The fundamental contributor to the success of your self build project is the project management approach that you adopt.
The term ‘self-build’ means so many different things to different people, as every self-builder has a different motivations, constraints, resources and involvement. Generally, in our experience, we have found there to be three broad types of self-builder:
The Skilled Tradesperson
For those self-builders with the confidence in their own skills (i.e. builder, carpenter, joiner, plumber, handyman etc), you may attempt to ‘build your own’ home. These self-builders get involved in all areas of the build in a very ‘hands on’ capacity, generally doing most of the work themselves, or using their colleagues and trade contacts to keep to the – usually smaller – budget. Because the labour charges are lower (this will essentially be a full-time job), there is more scope for a higher profit.The skilled tradesperson will typically engage SimplySelf-Build to either supply the self-build house in kit form (for them to build) or to install the basic shell (for them to complete).
• Advantages: Involvement in every area on a day-to-day basis; High level of satisfaction; Lower labour costs
• Disadvantages: Full-time role; Approach is generally more reactive than proactive;
For those self-builders who have the luxury of time (i.e. a partner in a couple who does not work full-time), but lacks the trade skills to add value to the project, can still do so by becoming a part-time on-site project manager. This role will be more ‘contract management’. You will need a general understanding of construction contracts and know exactly what you want from day one.You will be responsible for keeping the project running on a day-to-day basis through the careful management of sub-contractors.
The Time-Rich self-builder will generally engage SimplySelf-Build for more services (which means fewer suppliers to manage and therefore less stress), which may even extend to architectural design, planning and building regulation services, as well as the installation of a ‘wind-and-watertight’ timber frame kit including windows, doors, fascias, stairwells and external timber cladding. If you are considering project managing the self build yourself, we can provide a copy of our own in-house Gantt Chart for your own information.
•Advantages: Involvement in every area; Suppliers are directly responsible to you; Approach is generally more proactive, involving strategic planning; Still quite involved on a ‘day-to-day’ basis.
• Disadvantages: You will have to make difficult decisions, and accept responsibility for those; Sub-Contractor contracts prevent you from causing delay to your sub-contractors; Completely reliant upon performance of sub-contractors; As you are classed as the Construction Client your responsibilities are heightened to include providing water, H&S training, facilities, hard standing, dry storage, safety equipment, signage etc; You are solely responsible for the smooth-running and cashflow of your project, which can be frustrating.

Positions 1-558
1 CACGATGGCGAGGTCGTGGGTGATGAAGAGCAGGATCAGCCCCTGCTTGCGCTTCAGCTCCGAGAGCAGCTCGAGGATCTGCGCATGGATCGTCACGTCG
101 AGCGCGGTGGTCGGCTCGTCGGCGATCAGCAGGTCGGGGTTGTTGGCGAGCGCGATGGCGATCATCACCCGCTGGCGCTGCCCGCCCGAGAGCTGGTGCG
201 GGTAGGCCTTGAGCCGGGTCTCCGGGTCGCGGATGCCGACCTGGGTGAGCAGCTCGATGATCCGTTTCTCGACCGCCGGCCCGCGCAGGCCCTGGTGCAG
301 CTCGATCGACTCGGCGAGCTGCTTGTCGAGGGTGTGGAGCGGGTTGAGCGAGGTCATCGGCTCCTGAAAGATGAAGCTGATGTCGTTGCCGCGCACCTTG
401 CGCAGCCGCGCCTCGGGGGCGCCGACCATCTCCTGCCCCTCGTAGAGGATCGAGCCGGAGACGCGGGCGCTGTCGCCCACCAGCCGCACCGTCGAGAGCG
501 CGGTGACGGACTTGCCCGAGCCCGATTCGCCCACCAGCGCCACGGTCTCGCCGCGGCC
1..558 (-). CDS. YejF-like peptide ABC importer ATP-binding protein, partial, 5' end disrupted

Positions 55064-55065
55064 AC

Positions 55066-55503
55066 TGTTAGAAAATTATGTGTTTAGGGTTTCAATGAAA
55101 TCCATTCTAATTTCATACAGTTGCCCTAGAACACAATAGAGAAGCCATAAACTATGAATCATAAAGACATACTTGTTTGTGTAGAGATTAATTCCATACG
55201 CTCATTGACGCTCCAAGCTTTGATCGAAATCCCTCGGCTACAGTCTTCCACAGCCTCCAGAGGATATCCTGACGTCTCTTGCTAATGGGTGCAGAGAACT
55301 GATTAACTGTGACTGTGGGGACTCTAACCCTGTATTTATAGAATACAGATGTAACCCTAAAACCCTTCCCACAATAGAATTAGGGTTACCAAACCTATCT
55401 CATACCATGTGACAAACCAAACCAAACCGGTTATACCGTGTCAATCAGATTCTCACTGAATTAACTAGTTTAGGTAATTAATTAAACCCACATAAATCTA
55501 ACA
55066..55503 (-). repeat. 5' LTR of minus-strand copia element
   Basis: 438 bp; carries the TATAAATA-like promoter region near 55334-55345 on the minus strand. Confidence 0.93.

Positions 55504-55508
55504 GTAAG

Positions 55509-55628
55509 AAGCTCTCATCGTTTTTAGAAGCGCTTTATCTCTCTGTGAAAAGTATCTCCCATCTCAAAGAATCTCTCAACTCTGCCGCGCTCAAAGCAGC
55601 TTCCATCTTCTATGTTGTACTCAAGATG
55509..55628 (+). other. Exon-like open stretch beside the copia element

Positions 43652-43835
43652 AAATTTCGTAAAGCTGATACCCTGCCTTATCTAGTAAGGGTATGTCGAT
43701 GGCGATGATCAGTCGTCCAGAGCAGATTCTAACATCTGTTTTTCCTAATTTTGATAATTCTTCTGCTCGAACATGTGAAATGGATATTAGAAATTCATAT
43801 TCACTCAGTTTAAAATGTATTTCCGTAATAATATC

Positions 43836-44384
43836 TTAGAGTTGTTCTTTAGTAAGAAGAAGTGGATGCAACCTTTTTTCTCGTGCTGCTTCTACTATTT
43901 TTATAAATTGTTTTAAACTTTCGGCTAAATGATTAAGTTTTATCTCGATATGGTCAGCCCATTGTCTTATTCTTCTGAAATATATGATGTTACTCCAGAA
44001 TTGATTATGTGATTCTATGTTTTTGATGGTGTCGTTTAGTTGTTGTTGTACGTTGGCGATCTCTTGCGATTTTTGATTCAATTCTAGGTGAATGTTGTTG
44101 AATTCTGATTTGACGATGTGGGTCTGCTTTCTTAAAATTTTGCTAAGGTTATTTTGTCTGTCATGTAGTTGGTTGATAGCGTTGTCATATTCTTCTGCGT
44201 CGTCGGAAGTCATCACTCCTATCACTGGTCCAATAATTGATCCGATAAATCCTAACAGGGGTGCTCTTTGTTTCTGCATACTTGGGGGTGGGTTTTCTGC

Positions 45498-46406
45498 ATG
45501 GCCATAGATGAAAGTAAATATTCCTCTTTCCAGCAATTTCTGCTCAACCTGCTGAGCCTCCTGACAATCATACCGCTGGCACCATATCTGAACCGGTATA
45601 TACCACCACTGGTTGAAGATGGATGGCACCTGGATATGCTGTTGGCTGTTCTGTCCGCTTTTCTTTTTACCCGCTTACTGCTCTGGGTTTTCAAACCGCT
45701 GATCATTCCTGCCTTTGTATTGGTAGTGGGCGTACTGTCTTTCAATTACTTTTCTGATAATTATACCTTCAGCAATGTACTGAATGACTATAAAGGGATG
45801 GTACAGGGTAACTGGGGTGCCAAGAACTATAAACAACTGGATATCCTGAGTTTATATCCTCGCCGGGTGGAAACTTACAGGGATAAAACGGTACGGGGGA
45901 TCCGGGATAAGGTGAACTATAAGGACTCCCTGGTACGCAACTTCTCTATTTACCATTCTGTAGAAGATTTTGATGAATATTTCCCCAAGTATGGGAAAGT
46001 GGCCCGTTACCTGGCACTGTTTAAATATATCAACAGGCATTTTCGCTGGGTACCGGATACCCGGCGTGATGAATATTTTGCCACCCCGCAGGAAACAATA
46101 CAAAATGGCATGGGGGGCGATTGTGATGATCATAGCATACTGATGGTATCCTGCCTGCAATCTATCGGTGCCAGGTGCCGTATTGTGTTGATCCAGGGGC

State of the Art Project Management
The process of self-building can be a resource-stretching time, and you may not have the luxury of being on site when required during the day. These self-builders generally appoint a ‘Main Contractor’ or ‘Project Manager’ with responsibility for making the day-to-day decisions and keeping the project on-track. These can be self-build package companies, architects, project managers, quantity surveyors or builders, and can bring a wealth of experience.
• Advantages: Offers you the space to continue in full-time employment or with your day-to-day dedications; Less stress; Fewer known issues (your project manager can solve these); Generally you only have to make the ‘bigger’ decisions; Improved knowledge on-site; Project managers can offer experienced support to you; If instructed to, your Project Manager will ensure your compliance with Building Regs, Planning, Building Control, Health & Safety and your legal requirements as a construction client.
• Disadvantages: Project managers can charge around 7-15% of build cost depending on the responsibility you give them, this increases the build cost and therefore reduces your profit.Not so involved in the day-to-day decisions, and will have to accept that your project manager will make decisions on your behalf.Project managers will not, generally, ‘cut corners’ on health and safety, which can increase costs.
As you can see, there are various ways to manage your self-build project, offering various levels of distance from the day-to-day running of the project. You will need to decide which approach best suits your experience, ability, resources and lifestyle. Once you have identified this, we recommend engaging the appropriate ‘project partners’ (i.e. the key players in the project; e.g. timber frame company, architect, groundworkers, project managers etc, as applicable) around you from as early as you can.This will give you a support team, offer lots of knowledge, and help you to get your project going!